I imagine if you are reading this post on a blog that has no previous connection to mine, there are not just ten things, but there is everything you don’t know about Jennie Goutet. However, having maintained a steady blog for the last four-plus years and having written a 330 page memoir, this exercise is more complicated for those who read my words on a regular basis. So for you friends and readers, here are 10 things you probably don’t know about me.
- I used to spend my summers at the public pool that was a twenty-minute walk away (if we didn’t dawdle). Sometimes I walked the neighborhood streets in just a bathing suit, flip flops and a towel, presenting the perfect picture of ridiculousness. But since we had to swim across the pool and back in order to go in the deep end, the lifeguards were forced to notice us, despite the busy crowd. Once, after I took the test, the lifeguard gave me the thrill of my life by inviting me to join the swim team. I joined, and from there I also did synchronized swimming and water polo. From there, I joined the high school swim team and eventually became a lifeguard for the same pool in which I had grown up.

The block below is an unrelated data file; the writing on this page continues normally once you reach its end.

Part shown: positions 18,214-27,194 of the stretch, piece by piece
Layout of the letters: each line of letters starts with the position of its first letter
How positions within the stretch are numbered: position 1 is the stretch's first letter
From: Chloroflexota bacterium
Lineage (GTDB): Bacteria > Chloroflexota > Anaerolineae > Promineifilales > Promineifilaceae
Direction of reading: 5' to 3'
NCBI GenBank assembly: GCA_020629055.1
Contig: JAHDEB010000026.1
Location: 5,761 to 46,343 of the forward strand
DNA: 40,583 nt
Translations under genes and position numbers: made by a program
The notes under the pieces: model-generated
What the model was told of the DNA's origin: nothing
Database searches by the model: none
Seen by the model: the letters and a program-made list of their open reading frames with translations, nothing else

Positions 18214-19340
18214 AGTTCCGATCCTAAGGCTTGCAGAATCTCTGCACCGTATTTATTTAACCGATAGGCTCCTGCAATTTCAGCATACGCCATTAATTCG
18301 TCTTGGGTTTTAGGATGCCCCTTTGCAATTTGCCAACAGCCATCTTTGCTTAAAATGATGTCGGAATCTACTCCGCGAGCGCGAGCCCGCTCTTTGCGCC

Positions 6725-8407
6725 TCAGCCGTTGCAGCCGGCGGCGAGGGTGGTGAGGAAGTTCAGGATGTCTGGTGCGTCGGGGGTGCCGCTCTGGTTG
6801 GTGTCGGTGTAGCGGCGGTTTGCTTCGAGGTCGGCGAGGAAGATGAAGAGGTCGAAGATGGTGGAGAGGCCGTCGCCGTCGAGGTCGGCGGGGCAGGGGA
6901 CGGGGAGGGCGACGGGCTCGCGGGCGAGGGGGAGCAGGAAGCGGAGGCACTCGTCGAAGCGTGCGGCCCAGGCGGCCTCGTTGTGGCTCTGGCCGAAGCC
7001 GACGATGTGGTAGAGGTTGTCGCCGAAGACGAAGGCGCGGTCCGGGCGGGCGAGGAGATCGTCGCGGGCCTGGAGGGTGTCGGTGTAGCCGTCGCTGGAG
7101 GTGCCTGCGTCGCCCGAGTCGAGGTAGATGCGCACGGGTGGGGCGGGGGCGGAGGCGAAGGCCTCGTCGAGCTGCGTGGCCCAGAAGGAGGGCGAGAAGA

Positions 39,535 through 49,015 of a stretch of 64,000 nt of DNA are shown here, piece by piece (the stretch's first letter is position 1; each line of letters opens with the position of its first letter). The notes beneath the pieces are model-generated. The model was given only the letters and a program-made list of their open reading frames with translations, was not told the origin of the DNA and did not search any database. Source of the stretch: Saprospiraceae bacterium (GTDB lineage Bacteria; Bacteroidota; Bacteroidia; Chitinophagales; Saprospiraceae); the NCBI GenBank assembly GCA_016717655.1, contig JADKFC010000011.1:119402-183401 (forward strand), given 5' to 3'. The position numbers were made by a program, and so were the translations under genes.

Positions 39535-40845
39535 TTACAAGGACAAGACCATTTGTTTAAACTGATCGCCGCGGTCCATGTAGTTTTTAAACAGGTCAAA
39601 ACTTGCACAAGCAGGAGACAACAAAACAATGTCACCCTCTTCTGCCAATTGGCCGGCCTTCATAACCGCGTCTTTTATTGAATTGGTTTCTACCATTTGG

- When I was about ten years old, my parents agreed to take care of a foster baby. She was only a couple of days old when she came to our house. I was so eager to take care of her, I picked her up in the middle of the night when she started to fuss, without having first warmed up a bottle. Pretty soon she had worked herself into full-out screams and my mom had to come and rescue me before I got too in over my head.